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A novel treatment of hyperinsulinemic hypoglycemia induced by insulin antibodies with alkali administration: a case report
Journal of Medical Case Reports volume 13, Article number: 79 (2019)
Insulin autoimmune syndrome is a rare cause of hyperinsulinemic hypoglycemia characterized by autoantibodies to human insulin without previous insulin use. We report a case of a patient with hyperinsulinemic hypoglycemia possibly caused by insulin antibodies induced by insulin analogs and a novel therapeutic measure for this condition.
An 84-year-old Japanese man with a 28-year history of type 2 diabetes and chronic kidney disease, treated with biphasic insulin aspart 30, experienced persistent early morning hypoglycemia with daytime hyperglycemia. Despite discontinuation of biphasic insulin aspart 30, the condition persisted even after the patient ate small, frequent meals. Sodium bicarbonate was administered to correct the chronic metabolic acidosis, which then rectified the early morning glucose level.
We believe this to be the first published case of a therapeutic approach to the treatment of hyperinsulinemic hypoglycemia associated with insulin antibodies that factors in blood pH and the correction of acidosis using sodium bicarbonate, which physicians could consider.
Insulin autoimmune syndrome (IAS) is a rare cause of hyperinsulinemic hypoglycemia characterized by high titers of autoantibodies to human insulin in individuals without previous insulin use . The antibodies in IAS have lower affinity and higher capacity than non-IAS antibodies. Although several therapeutic approaches to IAS have been reported, the optimal treatment is yet to be found . We report a case of a patient with hyperinsulinemic hypoglycemia possibly caused by insulin antibodies induced by insulin analogs and a novel therapeutic measure for this condition.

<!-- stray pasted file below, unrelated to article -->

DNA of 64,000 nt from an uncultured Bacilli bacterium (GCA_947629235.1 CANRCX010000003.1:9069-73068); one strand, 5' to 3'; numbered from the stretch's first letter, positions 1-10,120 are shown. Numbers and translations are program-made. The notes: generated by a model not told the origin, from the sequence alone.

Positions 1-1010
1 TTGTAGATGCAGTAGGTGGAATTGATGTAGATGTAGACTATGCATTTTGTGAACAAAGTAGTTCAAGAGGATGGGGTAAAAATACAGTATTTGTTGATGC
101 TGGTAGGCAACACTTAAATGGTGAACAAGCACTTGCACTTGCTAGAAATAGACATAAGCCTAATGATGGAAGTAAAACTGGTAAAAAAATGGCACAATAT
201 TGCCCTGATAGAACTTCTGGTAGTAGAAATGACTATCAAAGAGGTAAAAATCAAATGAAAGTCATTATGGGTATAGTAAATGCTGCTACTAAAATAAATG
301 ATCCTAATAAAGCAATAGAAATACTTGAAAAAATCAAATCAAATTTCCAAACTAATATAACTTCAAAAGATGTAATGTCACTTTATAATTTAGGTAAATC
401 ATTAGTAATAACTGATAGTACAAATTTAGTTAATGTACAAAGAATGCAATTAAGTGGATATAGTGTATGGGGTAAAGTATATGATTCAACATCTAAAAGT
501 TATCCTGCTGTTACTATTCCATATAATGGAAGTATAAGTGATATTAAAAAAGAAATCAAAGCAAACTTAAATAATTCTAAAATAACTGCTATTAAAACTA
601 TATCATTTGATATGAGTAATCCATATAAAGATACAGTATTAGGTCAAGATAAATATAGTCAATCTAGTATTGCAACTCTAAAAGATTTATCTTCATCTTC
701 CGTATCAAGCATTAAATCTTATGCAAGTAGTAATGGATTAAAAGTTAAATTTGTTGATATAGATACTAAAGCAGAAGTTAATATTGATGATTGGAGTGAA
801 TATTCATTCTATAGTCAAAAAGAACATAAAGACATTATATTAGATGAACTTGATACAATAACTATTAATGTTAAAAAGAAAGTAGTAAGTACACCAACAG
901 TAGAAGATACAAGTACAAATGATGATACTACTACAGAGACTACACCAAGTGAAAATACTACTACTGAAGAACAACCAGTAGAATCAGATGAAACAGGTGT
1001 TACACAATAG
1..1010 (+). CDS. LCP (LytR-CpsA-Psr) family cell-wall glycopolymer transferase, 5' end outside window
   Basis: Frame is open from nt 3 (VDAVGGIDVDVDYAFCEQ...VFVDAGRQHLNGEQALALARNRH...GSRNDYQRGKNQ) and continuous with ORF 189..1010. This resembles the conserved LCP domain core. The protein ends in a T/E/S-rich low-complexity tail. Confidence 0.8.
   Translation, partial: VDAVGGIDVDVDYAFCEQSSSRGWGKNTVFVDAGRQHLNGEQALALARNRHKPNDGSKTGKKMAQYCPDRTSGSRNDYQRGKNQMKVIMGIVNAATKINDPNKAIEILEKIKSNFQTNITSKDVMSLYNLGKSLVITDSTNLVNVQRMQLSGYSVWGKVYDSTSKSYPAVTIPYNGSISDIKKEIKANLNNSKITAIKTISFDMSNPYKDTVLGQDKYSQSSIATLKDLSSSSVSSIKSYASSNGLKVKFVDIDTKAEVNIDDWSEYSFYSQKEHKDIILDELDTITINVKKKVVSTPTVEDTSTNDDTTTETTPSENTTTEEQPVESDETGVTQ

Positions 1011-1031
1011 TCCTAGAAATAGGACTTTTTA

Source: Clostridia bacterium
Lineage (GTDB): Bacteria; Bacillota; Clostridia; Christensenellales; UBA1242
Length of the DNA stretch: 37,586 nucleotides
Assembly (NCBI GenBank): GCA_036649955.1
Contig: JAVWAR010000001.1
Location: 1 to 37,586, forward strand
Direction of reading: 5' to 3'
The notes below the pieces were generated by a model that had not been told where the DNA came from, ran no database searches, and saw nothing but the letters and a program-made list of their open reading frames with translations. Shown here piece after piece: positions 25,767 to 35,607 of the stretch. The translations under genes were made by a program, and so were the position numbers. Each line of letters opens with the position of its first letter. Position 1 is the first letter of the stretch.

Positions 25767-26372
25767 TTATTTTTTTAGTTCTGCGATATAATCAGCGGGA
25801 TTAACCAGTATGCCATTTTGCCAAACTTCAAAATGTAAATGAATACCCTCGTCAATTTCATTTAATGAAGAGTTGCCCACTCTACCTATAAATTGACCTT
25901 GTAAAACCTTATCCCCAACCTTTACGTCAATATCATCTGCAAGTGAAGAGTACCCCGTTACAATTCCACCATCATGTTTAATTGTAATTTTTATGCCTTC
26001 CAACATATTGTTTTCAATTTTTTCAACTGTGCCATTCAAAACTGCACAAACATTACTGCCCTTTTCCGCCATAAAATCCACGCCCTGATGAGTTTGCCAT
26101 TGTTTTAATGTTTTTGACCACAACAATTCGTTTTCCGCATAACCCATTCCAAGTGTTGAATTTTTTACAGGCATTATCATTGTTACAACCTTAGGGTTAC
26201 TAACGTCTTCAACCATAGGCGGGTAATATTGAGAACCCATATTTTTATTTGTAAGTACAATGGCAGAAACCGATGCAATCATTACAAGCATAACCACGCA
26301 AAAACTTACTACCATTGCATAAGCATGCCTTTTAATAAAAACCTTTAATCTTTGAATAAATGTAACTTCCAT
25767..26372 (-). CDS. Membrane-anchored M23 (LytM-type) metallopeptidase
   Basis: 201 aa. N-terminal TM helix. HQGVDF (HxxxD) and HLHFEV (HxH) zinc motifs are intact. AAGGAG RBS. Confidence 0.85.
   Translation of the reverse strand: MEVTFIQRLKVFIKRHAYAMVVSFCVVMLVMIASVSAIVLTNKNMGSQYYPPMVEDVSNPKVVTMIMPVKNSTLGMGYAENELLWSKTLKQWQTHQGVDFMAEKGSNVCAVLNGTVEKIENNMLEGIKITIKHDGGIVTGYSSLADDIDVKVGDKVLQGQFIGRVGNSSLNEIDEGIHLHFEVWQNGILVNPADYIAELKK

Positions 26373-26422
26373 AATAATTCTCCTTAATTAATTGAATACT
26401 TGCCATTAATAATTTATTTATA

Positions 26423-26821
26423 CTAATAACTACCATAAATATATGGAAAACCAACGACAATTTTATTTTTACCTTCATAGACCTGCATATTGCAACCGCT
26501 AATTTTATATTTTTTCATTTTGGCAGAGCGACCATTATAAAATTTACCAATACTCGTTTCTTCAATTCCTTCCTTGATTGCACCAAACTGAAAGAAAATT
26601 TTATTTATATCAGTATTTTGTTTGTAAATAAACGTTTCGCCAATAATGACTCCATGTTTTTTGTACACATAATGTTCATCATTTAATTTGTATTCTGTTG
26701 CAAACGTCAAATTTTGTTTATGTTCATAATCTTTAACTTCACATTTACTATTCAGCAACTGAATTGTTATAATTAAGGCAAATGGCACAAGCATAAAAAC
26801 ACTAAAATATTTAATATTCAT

An 84-year-old Japanese man was diagnosed with type 2 diabetes at 58 years of age in 1987. He received human insulin treatment for 20 years, but in 2011, biphasic human insulin 30 was changed to biphasic insulin aspart 30 (BIAsp 30). He had stage 4 chronic kidney disease due to nephrosclerosis, renal anemia, hypertension, dyslipidemia, hyperuricemia, and sleep apnea syndrome. He had been taking the following medications: amlodipine 10 mg/day, rosuvastatin 2.5 mg/day, and febuxostat 20 mg/day. He drank alcohol occasionally and had smoked one to two packs of cigarettes daily for 50 years when he quit 15 years ago. He did not have any food or drug allergies. His family and social histories were not remarkable. His environmental history revealed no abnormalities. He was a retired company director. From January 2015, he experienced persistent early morning hypoglycemia (< 50 mg/dl) with daytime hyperglycemia. Despite reduction of BIAsp 30 dosage, early morning hypoglycemia concomitant with disturbance of consciousness continued to occur. Therefore, he was admitted to our hospital in February 2015.
On examination, the patient’s temperature was 36.3 °C, pulse 64 beats/min, blood pressure 126/72 mmHg, respiratory rate 20 breaths/min, and oxygen saturation 96% while breathing ambient air. He was alert and oriented to time and place on admission. Neurological examination revealed intact cranial nerves, normal limb power and sensation, and absence of cerebellar signs. No changes in sensorium or psychotic features were noted. Other physical examinations revealed no abnormalities. Laboratory findings on admission were as follows: fasting plasma glucose, 82 mg/dl; hemoglobin A1c (HbA1c), 7.0%; and glycoalbumin, 21.4%. More laboratory test results are shown in Table 1. Imaging studies, including computed tomography and magnetic resonance imaging, showed no significant change.
Although BIAsp 30 was discontinued after admission, early morning hypoglycemia with daytime hyperglycemia continued even after eating small frequent meals (a four or six meals per day eating pattern). Fasting blood samples revealed a plasma glucose level of 28 mg/dl, immunoreactive insulin > 2000 μIU/ml, C-peptide 3.03 ng/ml, and high titers of insulin antibody (IA) (> 50 U/ml). IA binding rate was at a high level (86.3%). Scatchard analysis showed an affinity contact (K1) of 0.00256 × 108 M− 1 and a binding capacity (B1) of 99.7 × 10− 8 M against human insulin for the high-affinity sites, indicating that the patient’s IA bound to insulin with low affinity and high binding capacity. He had no history of medication involving SH residues or supplements containing α-lipoic acid. Moreover, workup for endocrinological abnormality and autoimmune disease did not reveal any significant findings (Table 1). HLA-DRB1*04:06 was undetectable, and imaging studies of the head and abdomen showed no evidence of abnormalities.